Digital resources and dependencies

The focus of international development cooperation is increasingly shifting to the level of digital cooperation. Whether in agriculture, industrial production, health care or public administration, the development and maintenance of modern social processes is no longer conceivable without software. In this context, the global digital divide is almost identical to the global analog divide in social and political inequality. Traditional donor and recipient constellations remain almost unchanged, but development cooperation is shifting more and more into the digital realm.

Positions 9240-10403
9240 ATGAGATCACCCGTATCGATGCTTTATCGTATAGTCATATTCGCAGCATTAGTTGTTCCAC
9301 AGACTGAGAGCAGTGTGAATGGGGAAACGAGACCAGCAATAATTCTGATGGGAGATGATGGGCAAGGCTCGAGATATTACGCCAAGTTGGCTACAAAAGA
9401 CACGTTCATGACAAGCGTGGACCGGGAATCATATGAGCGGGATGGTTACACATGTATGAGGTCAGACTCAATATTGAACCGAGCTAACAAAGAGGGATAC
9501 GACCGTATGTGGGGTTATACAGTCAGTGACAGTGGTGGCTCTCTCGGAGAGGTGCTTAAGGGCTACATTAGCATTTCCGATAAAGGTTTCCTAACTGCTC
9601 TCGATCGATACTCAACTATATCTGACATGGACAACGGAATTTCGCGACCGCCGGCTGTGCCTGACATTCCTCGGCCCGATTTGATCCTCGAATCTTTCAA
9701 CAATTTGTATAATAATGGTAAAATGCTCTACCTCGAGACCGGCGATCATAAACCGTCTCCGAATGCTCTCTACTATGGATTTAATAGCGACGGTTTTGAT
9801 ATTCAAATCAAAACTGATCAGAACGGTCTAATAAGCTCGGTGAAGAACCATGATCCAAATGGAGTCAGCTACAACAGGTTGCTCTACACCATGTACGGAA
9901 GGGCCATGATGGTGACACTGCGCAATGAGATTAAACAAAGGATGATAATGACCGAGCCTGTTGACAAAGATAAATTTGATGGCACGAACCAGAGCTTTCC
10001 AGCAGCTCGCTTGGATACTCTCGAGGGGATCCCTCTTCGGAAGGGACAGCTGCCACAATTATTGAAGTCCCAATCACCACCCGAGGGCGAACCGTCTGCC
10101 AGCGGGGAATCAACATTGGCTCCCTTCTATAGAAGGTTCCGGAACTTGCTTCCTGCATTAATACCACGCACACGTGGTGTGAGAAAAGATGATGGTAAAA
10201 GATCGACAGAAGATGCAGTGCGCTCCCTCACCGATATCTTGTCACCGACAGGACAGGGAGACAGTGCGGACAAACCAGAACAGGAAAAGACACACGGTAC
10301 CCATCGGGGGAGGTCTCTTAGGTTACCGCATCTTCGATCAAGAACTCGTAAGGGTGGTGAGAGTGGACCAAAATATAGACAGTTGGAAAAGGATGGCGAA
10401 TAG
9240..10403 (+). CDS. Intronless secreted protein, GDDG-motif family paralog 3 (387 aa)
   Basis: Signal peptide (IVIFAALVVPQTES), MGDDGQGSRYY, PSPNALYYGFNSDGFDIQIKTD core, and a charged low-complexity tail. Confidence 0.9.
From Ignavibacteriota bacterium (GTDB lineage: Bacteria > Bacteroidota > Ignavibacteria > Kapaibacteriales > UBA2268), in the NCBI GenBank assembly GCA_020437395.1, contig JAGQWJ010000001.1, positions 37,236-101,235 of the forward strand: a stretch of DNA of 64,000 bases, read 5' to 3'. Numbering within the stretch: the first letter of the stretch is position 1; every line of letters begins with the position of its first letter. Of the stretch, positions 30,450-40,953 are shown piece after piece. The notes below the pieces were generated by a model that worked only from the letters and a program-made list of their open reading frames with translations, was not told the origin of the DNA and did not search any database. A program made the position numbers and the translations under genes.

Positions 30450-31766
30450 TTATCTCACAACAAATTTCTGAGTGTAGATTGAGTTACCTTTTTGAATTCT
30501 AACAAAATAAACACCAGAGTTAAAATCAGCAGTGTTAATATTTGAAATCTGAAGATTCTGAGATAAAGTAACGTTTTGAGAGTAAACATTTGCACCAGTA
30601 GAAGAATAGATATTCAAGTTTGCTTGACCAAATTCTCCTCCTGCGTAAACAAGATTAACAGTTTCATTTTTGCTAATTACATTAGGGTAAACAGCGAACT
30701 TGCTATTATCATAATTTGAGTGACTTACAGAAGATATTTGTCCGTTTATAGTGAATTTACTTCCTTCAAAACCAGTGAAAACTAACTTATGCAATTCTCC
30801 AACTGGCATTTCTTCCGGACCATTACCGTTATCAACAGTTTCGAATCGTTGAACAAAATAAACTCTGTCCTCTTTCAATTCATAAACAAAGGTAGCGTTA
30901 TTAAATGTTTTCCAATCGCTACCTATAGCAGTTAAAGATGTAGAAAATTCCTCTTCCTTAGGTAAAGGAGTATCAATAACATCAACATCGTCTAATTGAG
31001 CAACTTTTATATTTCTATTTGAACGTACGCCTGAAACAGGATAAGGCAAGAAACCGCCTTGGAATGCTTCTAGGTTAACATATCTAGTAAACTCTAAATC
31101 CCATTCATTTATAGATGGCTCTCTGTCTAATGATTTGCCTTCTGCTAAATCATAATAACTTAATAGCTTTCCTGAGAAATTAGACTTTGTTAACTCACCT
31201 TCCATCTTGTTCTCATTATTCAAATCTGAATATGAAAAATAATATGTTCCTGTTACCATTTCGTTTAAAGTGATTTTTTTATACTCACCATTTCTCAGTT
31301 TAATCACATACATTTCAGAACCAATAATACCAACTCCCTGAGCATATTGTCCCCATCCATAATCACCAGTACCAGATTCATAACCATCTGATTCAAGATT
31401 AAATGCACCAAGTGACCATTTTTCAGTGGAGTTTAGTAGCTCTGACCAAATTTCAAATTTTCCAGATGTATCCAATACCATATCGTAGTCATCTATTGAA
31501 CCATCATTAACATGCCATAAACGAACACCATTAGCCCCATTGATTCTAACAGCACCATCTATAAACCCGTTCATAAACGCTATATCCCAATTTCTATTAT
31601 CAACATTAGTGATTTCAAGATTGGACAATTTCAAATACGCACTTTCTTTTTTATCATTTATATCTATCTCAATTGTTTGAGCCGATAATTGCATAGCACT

As with analog development cooperation, digital development policy solutions can only have a lasting effect if existing dependencies are reduced and new dependencies are avoided at all costs. Current dependencies and central problems of the recipient countries arise from the following factors in particular: access restrictions to digital resources, lack of technical expertise, lack of translations and missing modification possibilities, the unequal distribution of digital products and hardware and the resulting global digital differences in power and ownership. At the same time, these are precisely the problems that can only be sustainably solved and taken into account locally and with the involvement of local civil society. And it is precisely these aspects in which Free Software excels over proprietary software and makes the decisive difference.

Problem: proprietary software